Walling off Collective Effervescence: A Study into the Boundary Maintenance of Dutch Music Concerts
Erasmus University Rotterdam, Netherlands
Every country has its national music, sung in its national language relating to traditional themes. However, in a time of increased globalisation and multiculturalism, what cultural meaning does this music authorise for its audience? Focusing on music made by national artists for a mass public, this project delves into three different aspects of the Dutch music scene: folk music, classical crossover and hardcore. Drawing on theoretical insights from Bourdieu as well as a Durkheimian approach to the ritualistic aspect of music concerts, it uses a cognitive sociological entry to classification and categorisation to analyse the self-definition and the construction of symbolic boundaries of these audiences. While Durkheim’s notion of collective effervescence – a shared intensified mood drawn from collective assembly – has been readily used in research addressing national pride as well as concert experiences, little research has been done on the mental boundaries involved in the fostering of these feelings of collectively. On the basis of which criteria is an in-group constructed in the minds of audience members? In unearthing the symbolic and social boundaries produced and maintained at these music concerts, I aim to determine not only the cultural meaning of this music but also the social hierarchies and status negotiations at play.
Worse than Screaming Frogs or a Warm Blanket? The Impact of Repeated Listening on How People Experience Music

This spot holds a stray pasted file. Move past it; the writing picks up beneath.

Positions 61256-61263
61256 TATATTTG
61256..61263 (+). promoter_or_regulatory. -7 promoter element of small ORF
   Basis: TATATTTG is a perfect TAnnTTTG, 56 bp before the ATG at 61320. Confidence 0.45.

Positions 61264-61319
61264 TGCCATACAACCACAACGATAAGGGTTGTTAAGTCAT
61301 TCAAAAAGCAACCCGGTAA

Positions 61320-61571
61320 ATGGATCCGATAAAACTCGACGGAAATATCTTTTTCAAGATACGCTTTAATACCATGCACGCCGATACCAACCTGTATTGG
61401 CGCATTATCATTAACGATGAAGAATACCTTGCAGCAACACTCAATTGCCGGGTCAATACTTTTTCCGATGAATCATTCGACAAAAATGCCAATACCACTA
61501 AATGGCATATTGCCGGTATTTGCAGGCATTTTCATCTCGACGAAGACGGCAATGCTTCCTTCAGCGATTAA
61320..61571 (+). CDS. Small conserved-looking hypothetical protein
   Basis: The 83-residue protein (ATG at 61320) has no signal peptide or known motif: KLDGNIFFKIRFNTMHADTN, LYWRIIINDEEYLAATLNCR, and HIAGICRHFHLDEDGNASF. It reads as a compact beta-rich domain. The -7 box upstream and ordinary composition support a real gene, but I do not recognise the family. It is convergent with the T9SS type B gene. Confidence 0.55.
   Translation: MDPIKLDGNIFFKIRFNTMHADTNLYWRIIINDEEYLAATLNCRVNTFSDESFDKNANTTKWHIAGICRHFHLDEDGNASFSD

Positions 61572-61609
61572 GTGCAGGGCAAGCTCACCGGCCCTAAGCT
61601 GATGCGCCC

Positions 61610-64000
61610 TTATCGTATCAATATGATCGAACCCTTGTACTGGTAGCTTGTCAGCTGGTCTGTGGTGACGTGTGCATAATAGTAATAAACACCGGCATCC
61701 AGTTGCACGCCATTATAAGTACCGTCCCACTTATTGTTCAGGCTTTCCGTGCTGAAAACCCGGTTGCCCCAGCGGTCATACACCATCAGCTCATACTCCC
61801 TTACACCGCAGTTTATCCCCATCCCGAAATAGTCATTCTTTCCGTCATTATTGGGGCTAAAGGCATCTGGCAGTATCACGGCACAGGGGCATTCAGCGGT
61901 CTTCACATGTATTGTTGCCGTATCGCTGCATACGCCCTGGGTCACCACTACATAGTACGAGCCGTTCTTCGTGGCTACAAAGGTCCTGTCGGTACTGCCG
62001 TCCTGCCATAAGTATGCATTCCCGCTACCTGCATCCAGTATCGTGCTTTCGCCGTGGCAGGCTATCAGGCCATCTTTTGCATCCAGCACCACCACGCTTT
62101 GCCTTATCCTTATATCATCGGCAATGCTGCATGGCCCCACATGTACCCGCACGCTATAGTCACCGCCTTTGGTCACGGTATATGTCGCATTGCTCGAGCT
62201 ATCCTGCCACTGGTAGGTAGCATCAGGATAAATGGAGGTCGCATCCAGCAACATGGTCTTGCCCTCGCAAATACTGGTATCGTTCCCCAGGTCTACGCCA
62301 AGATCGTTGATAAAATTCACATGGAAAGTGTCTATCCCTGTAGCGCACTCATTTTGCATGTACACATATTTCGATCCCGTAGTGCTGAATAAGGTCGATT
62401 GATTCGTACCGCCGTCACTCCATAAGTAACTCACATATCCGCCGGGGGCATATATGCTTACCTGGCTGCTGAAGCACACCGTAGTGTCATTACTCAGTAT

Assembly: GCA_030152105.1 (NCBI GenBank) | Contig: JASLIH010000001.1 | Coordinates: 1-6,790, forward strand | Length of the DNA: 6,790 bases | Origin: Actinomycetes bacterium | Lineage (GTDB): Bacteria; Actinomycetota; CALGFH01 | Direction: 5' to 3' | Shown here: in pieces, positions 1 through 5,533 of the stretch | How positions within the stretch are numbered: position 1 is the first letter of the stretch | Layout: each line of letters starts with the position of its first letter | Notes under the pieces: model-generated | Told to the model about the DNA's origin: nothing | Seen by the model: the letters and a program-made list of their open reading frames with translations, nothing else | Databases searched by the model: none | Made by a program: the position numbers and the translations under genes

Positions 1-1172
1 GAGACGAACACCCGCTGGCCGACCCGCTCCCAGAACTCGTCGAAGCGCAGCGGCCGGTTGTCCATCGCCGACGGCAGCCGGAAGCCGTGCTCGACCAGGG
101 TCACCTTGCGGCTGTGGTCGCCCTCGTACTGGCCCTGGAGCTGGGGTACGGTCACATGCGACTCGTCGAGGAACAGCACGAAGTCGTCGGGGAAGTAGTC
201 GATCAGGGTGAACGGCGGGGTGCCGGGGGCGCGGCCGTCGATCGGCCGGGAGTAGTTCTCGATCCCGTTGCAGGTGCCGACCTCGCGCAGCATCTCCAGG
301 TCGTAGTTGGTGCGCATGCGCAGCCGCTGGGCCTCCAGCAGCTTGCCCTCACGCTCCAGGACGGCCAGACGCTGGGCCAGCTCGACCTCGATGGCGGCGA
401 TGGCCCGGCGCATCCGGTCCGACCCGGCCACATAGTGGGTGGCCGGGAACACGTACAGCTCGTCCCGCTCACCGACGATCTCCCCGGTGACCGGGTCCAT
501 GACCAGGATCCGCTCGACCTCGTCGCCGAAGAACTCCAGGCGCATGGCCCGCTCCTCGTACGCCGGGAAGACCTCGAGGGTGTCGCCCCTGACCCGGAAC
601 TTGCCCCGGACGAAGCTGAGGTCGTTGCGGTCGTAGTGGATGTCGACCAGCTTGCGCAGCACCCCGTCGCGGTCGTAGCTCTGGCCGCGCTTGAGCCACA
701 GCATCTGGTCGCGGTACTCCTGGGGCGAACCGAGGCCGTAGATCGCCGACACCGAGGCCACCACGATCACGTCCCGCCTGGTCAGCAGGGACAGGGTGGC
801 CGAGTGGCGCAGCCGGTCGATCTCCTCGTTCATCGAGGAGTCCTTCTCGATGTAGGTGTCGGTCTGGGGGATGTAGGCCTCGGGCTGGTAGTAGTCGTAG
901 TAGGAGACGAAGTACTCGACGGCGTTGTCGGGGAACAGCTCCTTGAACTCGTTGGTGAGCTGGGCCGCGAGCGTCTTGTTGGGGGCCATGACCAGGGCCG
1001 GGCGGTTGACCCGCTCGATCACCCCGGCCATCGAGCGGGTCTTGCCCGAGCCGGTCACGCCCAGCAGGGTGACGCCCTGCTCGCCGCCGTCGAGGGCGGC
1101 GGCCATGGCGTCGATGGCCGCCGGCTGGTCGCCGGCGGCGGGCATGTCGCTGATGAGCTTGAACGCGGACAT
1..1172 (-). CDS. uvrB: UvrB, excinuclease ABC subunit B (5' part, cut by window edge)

Erasmus University Rotterdam, Netherlands, The
This study explores the self-reported experiences of people listening repeatedly to two different music pieces. One piece was determined by the researchers (first movement of Dvorak’s 8th symphony), the other was chosen by the respondents themselves. How do people make personal connections with music? We interviewed participants about their preferences and listening habits and asked them to keep a listening diary during the process of listening to two pieces of music for seven times each. Previous research into repeated listening approached it mostly quantitatively and revealed interesting results regarding changes in cognition and affect. With our qualitative study we deepen our knowledge on how participants build relations with musical pieces and search for meaning in musical material. While some discover an increasing number of layers in music and build emotional attachment, others develop an increasing aversion to the same piece. Diaries have been identified as an effective tool for introspection. Keeping diaries about the listening experience enabled participants to capture their experience as close to in-the-moment as possible, gave them plenty of expressive freedom with their own emphasis and enriched interviews afterwards. We address theoretical accounts of response polarization and explore, how specific ways of listening are embedded in participants’ lives. Further, the context of this experiment itself added to the multilayered experience of the music.